c. Stratum 5 [Plates LIV; LV]
Stratum 6 marked the end of the chalcolithic period; with the present level begins the Copper Age proper. The preoccupation with metal, which is reflected in the abundance and the variety of copper objects, has as its inevitable corollary a diminished interest in the finer points of the potter’s craft. The technical improvements that had been introduced by an older generation are, of course, retained. The firing continues at a high temperature and the grey and buff wares which now predominate are admirably turned out. But there is little time for experimenting with new shapes; they may be tried out by individual potters, but the interest of the age is not centered on ceramics. Thus. for example, a crude attempt at evolving a jug was made in this period: the back of the neck was squeezed and drawn up, more clay was put on, and the protruding part was then pierced and fashioned into a handle. Little wonder that the creation stands quite isolated.
Nor has much been retained of the earlier achievements in the technique of painting and of incised work. Little of that has been carried over and cultivated. Only a very rudimentary application of what had been recently a fine art is now sanctioned or made worth while. The ornamented surface is limited to the space between the shoulder and the rim. The repertoire of designs is strikingly small. The height of elaborateness is represented by rows of triangles filled with parallel strokes and placed over a double-rope molding [Plate LV, 4]. Occasionally dots of bituminous black paint are interposed between the triangles, Plain red bands applied around the shoulder are found at times on the smaller pieces.
Washes, or slips, are almost universally employed.6 Smoothing is achieved through side-dressing or by criss-cross stroking. For the jars [Plate LV, 3, 4] chopped straw and ground sherds may be used as tempering material (degraissant). The cooking pots are furnished with ledge handles. Some of the larger jars have spouts in the form of rams’ heads.
A common shape in this period is a virtually straight cup with flat or slightly rounded base [Plate LIV, 1-3]. Most characteristic, however, is a round-sided cup with a delicate out-rolled rim [Plate LIV, 6, 8]. These products are always well baked and carefully finished. The few specimens that bear decoration have rows of oblique strokes above the shoulder, with a second row of dotted lines which slant in the opposite direction [Plate LIV, 8]. This type represents the finest wares that our stratum has to offer; of a high order mechanically, but otherwise undistinguished. In the profound cultural transformation that followed in the wake of the Copper Age, pottery is the principal sufferer, while other arts prosper.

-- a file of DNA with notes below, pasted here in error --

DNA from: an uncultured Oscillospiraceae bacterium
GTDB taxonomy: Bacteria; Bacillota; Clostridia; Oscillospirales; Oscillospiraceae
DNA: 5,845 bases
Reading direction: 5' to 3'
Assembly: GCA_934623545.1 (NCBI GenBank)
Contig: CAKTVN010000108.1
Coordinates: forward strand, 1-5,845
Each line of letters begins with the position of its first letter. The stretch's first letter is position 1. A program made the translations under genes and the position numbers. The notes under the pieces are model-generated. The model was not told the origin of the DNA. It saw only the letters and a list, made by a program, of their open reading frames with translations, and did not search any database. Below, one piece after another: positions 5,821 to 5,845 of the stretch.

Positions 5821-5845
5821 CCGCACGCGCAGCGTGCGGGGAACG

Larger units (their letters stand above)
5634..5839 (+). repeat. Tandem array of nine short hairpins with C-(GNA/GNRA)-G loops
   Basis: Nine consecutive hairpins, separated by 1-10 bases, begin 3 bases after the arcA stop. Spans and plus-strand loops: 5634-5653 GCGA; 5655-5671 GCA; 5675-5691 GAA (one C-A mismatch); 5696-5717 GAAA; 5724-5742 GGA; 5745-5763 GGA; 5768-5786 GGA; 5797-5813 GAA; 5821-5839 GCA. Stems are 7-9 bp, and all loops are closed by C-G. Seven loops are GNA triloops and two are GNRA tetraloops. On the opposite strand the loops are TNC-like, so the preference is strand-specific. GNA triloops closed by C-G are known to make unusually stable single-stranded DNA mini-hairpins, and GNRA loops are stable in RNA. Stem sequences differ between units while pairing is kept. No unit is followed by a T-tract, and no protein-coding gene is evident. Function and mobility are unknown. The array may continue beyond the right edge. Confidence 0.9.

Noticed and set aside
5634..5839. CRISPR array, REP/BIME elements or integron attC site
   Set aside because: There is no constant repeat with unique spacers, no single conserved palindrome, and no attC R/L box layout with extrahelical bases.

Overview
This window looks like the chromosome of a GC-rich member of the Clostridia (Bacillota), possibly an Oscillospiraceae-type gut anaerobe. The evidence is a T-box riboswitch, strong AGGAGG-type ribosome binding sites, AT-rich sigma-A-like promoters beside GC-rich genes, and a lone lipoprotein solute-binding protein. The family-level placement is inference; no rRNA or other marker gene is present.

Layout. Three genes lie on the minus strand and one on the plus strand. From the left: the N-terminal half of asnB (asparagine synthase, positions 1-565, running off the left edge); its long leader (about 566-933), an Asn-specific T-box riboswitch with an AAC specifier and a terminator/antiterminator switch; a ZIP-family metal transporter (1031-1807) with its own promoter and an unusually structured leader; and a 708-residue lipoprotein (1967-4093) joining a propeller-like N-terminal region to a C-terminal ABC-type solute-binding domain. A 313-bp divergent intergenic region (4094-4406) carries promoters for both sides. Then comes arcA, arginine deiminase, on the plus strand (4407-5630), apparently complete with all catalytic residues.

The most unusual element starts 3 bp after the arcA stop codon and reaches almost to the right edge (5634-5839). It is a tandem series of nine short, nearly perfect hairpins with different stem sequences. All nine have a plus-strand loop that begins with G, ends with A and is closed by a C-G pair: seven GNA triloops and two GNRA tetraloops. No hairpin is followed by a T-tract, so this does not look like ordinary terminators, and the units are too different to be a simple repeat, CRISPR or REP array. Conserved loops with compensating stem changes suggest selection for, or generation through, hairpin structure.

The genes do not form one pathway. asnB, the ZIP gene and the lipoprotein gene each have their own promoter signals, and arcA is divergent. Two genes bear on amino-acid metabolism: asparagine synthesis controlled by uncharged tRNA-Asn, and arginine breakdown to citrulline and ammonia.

d. Stratum 4 [Plates LVI—LIX; LXXII]
With this level we arrive at a later period, to which copper had long ceased to be a novelty. An adequate balance between the basic contemporary industries had been established, and pottery had again come into its own. There is very marked progress in shapes and renewed interest in decoration. The firing is good and the wares are often remarkably fine. Grey is still a favorite color, but buff and brown are quite popular. Slips are applied as a rule, their colors ranging from cream to light red.
Great progress is witnessed in the manufacture of bowls [Plates LVI; LVIII, 1, 3, 5; LIX, 2, 3]. The older rounded and flat-based types are now but seldom reproduced. Most specimens of this group boast ring-bases instead, and this refinement has spread also to other classes of fabrics [Plates LVII, 2, 5, 7, 8; LIX]. The shoulders are sharply marked and the straight parts of the sides are not infrequently grooved [Plates LVI, 1; LIX, 3]. The rims are generally brimmed or lipped, and they are in many instances relieved with painted designs.
Cups too are often ribbed [Plate LVII, 1] ; usually they are straight-sided, but a graceful variation may be attained through a slight contraction in the middle [Plate LVII, 2]. Jars appear in a variety of shapes: in addition to the most prevalent type with slightly marked neck [Plate LVII, 3], we find them ovoid [Plate LIX, 1], slender-necked [Plate LVIII, 9], or narrow and elongated [Plate LVII, 5]. Pottery stands and strainers are now more abundant than they were in the lower strata. Small squat pots may have knob handles vertically pierced for suspension [Plate LVII, 4]. With the cooking pots the ledge handle has now established itself definitely as the form that was most practical for this particular purpose.
It has already been stated that ornamentation is again in vogue. After a period of neglect painted and incised designs have been revived, although this fashion fails to command the attention that it did in strata 7 and 6; the real renaissance was to be reserved for the next level. The space allowed for decoration is still confined to the parts above the shoulder; the repertoire of patterns, however, is distinctly richer and more varied than in stratum 5.
The colors are red, various shades of brown (especially bistre), and black. The scheme is no longer strictly monochrome, since red and black [Plate LVI, 9] and bistre and black [Plate LIX, 4] are occasionally combined. The typical metope arrangement of stratum 7 is all but absent, which is a valuable point of difference inasmuch as there is, in many instances, a superficial similarity in motives and a practical identity of background (cream slip for the most part). Fortunately, there is no danger of confusing the shapes of 7 and 4, as we have just seen.